State officials placed at least 32 children in foster homes despite credible evidence that the care providers had abused or neglected children, according to a General Assembly audit released Friday.
Auditors found that officials with the Social Services Administration also failed to follow up on 159 children born to parents who had had their parental rights terminated for abuse or neglect.
The auditors blamed the computer system that the Maryland agency uses to monitor child services and said many of the deficiencies had not been corrected. The audit was conducted by the Office of Legislative Audits, the investigative arm of the Assembly.
Carnitra D. White, executive director of the Social Services Administration, said Friday that some of the auditors' most serious findings resulted from a legal interpretation or a "paperwork issue" and that "we found no evidence of harm to children."
She said the large and complex system has been improved since the reporting period.
Auditors said the Children's Electronic Social Services Information Exchange, or "Chessie," provided "incomplete and unreliable" information between July 2007 and January 2010, the period under review.
Rolled out in 2006 after 10 years of planning, Chessie was supposed to help Social Services officials better track Maryland's foster children, who now number 7,000. But glitches quickly surfaced. A 2008 audit also found problems with the system.
Among the findings of the audit released Friday:
•Six foster care providers were caring for 32 children even though there was credible evidence of abuse and neglect before or during the placement.
•There were many discrepancies over abuse and neglect allegations between the Social Services Administration and officials in the jurisdictions it serves — and the local information was more accurate.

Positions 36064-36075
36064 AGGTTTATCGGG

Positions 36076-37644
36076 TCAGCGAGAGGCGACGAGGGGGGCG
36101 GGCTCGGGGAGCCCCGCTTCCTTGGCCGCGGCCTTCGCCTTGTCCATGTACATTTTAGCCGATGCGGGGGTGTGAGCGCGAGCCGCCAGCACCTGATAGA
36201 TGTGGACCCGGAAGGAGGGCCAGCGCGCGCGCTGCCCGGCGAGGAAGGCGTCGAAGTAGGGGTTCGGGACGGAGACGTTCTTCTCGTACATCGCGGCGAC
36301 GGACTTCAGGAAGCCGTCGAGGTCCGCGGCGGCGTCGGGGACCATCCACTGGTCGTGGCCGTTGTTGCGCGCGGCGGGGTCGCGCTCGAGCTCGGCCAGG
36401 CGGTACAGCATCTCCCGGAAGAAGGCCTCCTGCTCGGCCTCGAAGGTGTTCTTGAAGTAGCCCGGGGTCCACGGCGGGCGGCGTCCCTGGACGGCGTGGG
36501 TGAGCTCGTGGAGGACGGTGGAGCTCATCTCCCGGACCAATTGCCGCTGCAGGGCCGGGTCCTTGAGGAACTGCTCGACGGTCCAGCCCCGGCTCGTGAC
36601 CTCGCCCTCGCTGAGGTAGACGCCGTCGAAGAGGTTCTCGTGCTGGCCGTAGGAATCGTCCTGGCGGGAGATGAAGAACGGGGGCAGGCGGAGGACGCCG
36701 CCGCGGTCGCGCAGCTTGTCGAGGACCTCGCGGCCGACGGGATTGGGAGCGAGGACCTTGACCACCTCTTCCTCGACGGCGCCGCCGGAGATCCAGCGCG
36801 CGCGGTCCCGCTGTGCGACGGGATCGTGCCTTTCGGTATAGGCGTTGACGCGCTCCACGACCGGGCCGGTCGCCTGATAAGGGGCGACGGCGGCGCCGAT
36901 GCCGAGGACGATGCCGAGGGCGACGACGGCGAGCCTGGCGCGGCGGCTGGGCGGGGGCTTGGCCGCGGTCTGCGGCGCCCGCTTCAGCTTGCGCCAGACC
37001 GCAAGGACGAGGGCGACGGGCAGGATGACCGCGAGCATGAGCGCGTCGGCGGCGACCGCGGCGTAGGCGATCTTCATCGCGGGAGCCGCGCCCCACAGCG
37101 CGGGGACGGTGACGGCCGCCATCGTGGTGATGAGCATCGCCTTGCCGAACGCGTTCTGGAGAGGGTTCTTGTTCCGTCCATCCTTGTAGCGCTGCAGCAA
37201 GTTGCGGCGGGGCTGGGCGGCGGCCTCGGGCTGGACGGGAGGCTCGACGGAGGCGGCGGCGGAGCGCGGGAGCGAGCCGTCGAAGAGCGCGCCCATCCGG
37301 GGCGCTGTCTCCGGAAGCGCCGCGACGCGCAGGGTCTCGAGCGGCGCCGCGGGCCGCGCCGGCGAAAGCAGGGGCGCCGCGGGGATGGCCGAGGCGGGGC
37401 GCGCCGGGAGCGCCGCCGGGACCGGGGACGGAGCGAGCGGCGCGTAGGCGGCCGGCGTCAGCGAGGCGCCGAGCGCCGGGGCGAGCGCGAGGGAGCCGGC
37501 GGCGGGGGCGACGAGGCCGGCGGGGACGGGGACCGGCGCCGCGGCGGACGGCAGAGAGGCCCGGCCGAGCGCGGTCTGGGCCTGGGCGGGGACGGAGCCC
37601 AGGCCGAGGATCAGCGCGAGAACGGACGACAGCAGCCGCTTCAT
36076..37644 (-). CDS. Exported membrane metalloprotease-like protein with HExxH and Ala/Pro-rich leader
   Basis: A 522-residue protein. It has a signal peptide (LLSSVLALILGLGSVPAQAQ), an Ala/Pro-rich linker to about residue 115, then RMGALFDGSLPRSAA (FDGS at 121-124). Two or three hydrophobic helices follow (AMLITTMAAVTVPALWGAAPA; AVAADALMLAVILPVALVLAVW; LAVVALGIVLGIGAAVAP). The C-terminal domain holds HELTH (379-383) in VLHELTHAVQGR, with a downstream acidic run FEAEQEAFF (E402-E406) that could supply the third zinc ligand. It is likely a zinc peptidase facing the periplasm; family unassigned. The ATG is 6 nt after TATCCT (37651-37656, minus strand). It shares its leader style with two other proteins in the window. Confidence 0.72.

•There was no documentation of required annual medical exams in the records of nine of 17 foster care children investigated.
•The state agency couldn't say what foster care group homes had done with $800,000 in overpayments.
White said local directors had re-evaluated the potentially abusive or neglectful foster parents and signed off on them but did not submit forms to the state or the state didn't log the form. She said each case has since been investigated and the paperwork submitted.
White said the Social Services Administration is seeking a legal opinion from the office of Maryland Attorney General Douglas F. Gansler on the parents who had lost their parental rights. Agency officials believe a law passed last year allows them to monitor only parents who have lost custody of their children since 2010.
Child care advocates criticized that loophole last year after the death of a baby whose mother had lost custody of her other children years before. The woman pleaded guilty to involuntary manslaughter after the baby's body was found buried in Druid Hill Park.
White said the agency is doing its own audit to address the overpayments. In general, she said, the agency is working to ensure that its data is accurate and timely.
Through June 2010, federal and state sources had spent about $90 million to develop and operate Chessie, according to the auditors.